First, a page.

To make the brush, the dentists take teeth's digital scan then the makers use it to find out the optimal placement of 600 bristles by simulating biting and chewing movements.
The bristles look like normal bristles but are much finer and have been tapered to reach under the gumline better.
The makers print the brush with 3D printing. They use the dental scan to create a computer aided design (CAD) model of the brush that is then converted into a 3D object using stereolithography - a method in which liquid plastic is created into the shape with an ultraviolet laser, Fox News reported.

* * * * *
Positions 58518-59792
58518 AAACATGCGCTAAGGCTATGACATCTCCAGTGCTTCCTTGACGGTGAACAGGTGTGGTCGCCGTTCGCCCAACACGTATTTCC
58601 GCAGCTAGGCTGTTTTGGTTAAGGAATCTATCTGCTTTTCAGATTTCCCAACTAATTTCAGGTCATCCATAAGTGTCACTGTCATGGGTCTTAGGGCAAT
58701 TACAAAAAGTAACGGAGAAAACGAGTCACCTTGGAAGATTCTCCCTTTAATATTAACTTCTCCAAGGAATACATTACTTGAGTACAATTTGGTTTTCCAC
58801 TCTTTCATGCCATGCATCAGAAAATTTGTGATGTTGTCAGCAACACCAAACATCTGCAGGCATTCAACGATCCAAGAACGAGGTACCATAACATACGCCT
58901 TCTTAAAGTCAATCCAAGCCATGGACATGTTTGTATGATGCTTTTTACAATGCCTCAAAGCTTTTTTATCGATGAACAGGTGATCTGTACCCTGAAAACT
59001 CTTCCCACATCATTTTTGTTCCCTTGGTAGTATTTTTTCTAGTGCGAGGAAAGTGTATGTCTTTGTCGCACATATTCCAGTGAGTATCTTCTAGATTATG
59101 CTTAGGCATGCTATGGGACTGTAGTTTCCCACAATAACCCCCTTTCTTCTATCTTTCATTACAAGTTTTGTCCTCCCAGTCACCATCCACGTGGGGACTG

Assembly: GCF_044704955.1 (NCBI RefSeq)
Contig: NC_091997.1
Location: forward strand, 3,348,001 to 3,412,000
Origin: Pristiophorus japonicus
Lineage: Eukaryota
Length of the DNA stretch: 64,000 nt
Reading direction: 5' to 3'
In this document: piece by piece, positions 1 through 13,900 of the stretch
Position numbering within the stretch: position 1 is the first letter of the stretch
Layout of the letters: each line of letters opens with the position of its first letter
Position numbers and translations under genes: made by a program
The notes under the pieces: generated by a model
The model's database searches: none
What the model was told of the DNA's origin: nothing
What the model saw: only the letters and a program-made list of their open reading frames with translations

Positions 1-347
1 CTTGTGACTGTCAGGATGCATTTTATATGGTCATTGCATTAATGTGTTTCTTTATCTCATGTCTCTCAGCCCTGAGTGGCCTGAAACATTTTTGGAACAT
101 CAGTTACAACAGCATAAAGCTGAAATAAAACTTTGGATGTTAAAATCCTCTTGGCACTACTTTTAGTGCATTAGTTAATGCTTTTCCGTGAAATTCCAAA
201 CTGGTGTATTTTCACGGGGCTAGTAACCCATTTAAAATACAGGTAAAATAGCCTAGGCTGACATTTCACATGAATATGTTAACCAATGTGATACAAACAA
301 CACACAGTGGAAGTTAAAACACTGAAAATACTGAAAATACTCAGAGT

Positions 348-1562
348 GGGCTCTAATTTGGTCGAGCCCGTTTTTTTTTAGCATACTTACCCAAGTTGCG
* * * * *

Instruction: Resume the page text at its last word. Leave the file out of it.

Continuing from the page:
The bristles are then painstakingly attached to this object.
To use Blizzident, a person has to bite down on it and grind their teeth for about six seconds.